Superior Schools No Longer Providing Over-the-Counter Medications

Baihly Warfield
Updated: January 02, 2020 10:28 PM

The Superior School District will no longer provide students with over-the-counter medications. 


District officials say the opioid crisis is one reason for the shift. They say they don't want to teach students that if they are in pain, they should just take a pill. 

"We do see a lot of kids that come in for, you know, 'Oh, I have a headache,' or, 'Oh, my tooth hurts.' And they right away will just say, 'I want Tylenol or ibuprofen,'" Coordinator of Health Services Brynn Larrabee said. "Well, there's other alternatives to that and things that we'd like to try before we go straight to a medication." 

It was already in the Superior Schools handbook that they do not provide over-the-counter medications. But schools were still stocking Tylenol, ibuprofen, Tums and Benadryl. 

As of Jan. 2, though, the nurse's offices will no longer do that. If parents want their kids to have the option to take something, they will have to purchase it and fill out a medication authorization form. 

"Our goal is that parents are more a part of the decision-making when it comes to pain medication and administration of medicine," Superintendent Amy Starzecki said. 

Nurses will offer alternatives like hot packs, cold packs, rest, or even just a glass of water.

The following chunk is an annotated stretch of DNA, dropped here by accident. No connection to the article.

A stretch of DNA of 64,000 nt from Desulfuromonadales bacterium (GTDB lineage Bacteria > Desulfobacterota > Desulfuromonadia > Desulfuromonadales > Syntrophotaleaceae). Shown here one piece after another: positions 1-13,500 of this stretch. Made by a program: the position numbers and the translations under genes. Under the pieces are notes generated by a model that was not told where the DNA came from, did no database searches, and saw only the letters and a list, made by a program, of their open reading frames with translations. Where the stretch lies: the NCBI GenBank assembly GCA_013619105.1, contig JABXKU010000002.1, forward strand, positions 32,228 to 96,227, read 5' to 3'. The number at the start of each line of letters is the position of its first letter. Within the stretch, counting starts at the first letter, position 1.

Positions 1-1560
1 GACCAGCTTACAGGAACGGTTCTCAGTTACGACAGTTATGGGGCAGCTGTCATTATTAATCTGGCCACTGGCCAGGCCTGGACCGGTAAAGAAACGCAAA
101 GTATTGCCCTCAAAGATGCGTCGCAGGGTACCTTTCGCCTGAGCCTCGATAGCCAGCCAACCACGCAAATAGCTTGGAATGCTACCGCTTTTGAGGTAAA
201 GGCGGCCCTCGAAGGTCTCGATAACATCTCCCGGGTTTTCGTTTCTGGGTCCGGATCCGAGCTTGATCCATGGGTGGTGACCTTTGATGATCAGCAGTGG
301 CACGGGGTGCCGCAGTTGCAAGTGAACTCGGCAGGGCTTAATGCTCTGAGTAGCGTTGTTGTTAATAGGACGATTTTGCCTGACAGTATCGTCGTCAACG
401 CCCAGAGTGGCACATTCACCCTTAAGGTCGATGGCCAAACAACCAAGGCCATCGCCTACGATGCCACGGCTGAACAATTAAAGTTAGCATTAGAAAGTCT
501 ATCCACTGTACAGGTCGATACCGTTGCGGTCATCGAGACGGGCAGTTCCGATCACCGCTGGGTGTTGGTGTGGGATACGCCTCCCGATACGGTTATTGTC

Larrabee is new to the Superior School District. She said when she arrived and found out the eight schools she would oversee still offered over-the-counter drugs, she checked with the Wisconsin Department of Public Instruction and found it's not common to do that anymore. 

It's also expensive. She estimated one trip to restock the nurse's office would be around $400. 

The main concern she's heard from parents involves not stocking Benadryl for allergic reactions.

"Most of the kids in the district that we know of that have allergies, parents already provide an EpiPen if it's severe and then the Benadryl if it's needed for minor reaction," Larrabee said. "So that was the concern: What if there's a minor reaction and we don't have anything to give? However, my nurses do have everything they need to be able to respond to an allergic reaction."

She hopes not offering over-the-counters may decrease visits to the nurse's office during the school day. 


Baihly Warfield

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